“The Situation in Belarus in the Context of the Russian-Ukrainian Conflict” – Conference in Warsaw University
Compromises with dictators are just going to undermine the European Union. A conference “The Situation in Belarus in the Context of the Russian-Ukrainian Conflict” was held on December 10, on the International Human Rights Day, in Warsaw University. Among the participants of the conference there were a former ambassador of Poland to Belarus Mariusz Maszkiewicz, the leader of the civil campaign “European Belarus” Andrei Sannikov, the Executive Director of the European Academy of Diplomacy Katarzyna Pisarska and the head of the informational department of Norwegian Helsinki Committee Berit Lindeman. A professor of Warsaw University Radislawa Gortat was a moderator of the discussion.
The war of Russia against Ukraine has spurred the West to cooperate with dictatorial and autocratic regimes in the post-Soviet space, the candidate for presidency in Belarus in 2010, a former political prisoner Andrei Sannikov said in his speech.
“On this day, the Human Rights Day, first of all I would like to remind about those who are staying in prisons in Belarus, about 6 political prisoners. They are Mikalai Statkevich, Ihar Alinevich, Eduard Lobau, Artsyom Prakapenka, Yauheny Vaskovich, Mikalai Dzyadok. I would also like to tell about Azerbaijan, where my friends, Leyla and Arif Yunus and Khadija Ismayilova, are held behind the bars.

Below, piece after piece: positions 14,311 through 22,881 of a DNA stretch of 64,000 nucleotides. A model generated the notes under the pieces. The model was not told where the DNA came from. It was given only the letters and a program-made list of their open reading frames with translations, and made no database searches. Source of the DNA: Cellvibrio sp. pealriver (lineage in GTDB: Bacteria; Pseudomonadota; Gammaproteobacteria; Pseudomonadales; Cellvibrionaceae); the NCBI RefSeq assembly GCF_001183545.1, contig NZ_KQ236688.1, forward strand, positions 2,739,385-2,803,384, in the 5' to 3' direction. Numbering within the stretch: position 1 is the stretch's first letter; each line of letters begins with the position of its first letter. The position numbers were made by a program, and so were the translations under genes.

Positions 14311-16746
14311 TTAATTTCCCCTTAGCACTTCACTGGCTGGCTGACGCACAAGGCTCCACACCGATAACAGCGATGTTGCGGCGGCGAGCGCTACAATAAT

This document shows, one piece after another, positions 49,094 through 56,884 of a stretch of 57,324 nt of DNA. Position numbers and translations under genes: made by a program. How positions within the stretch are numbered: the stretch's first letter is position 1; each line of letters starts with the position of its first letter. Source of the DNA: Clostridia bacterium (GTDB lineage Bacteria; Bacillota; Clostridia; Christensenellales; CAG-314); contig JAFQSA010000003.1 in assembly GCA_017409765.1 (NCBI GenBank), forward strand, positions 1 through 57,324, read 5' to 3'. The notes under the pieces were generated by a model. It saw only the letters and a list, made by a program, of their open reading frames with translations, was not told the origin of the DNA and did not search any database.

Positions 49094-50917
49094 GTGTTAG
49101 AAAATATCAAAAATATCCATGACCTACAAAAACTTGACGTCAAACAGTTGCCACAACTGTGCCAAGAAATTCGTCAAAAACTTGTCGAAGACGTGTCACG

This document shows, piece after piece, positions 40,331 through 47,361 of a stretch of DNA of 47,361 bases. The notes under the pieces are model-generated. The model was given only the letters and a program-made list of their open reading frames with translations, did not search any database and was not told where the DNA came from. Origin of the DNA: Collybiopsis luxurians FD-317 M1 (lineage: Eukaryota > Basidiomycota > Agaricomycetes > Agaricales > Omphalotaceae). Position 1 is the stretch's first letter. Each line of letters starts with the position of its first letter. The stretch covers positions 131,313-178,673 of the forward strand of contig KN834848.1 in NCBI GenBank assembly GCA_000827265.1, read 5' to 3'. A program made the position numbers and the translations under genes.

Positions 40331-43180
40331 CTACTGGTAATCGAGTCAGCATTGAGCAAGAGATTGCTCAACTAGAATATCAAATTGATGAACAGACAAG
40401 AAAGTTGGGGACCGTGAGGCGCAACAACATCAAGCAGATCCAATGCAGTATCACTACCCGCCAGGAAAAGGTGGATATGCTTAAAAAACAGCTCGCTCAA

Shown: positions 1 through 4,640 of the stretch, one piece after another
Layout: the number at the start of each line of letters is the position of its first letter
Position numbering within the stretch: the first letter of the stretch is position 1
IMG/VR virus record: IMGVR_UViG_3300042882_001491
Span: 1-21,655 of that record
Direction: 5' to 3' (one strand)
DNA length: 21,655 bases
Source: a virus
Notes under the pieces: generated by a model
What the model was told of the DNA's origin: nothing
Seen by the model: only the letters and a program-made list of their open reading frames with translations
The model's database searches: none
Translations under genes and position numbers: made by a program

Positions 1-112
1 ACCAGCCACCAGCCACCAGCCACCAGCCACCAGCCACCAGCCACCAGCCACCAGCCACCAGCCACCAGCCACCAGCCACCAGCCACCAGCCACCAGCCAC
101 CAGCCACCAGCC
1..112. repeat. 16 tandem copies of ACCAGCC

I could not understand what was going on. We rightfully call the events in Ukraine “the Revolution of Dignity”. We speak about the uprisings of Ukrainian people, their fight for dignity, their fight for human rights with respect. All democratic world has supported this fight. But at the same time, these events for some reason have pushed the West to cooperate with dictatorial and autocratic regimes in the post-Soviet space, primarily in Belarus. It resulted in considerable deterioration of the human rights situation in my country.
Today we have gathered here not only on the occasion of the Human Rights Day, but also on the eve of the 4th anniversary of the most cruel crack down on a peaceful protest demonstration against rigged election results. The new wave of repression which started on December 19, 2010, still continues. It is confirmed by a report by Viasna human rights centre published recently, which speaks a lot about tortures in prisons and penal colonies. It speaks not only about tortures against political prisoners, but also about common people, many of which had been imprisoned unfairly. The system of prisons in the country resembles the system of GULAG. Consecration camps for “social parasites” are being prepared, and in reality they are aimed for reprisal against dissenters.
It is impossible to help Ukraine ignoring massive violations of human rights in the neighbouring countries. An attempt to address the issue of the Russian aggression against Ukraine with the help of dictator Lukashenka, who has been in power for more than 20 years, is going to lead to new conflicts, contradictions and problems for the European Union itself. I am convinced that today the EU badly needs new approaches and strategic thinking, which would be based upon principles and values.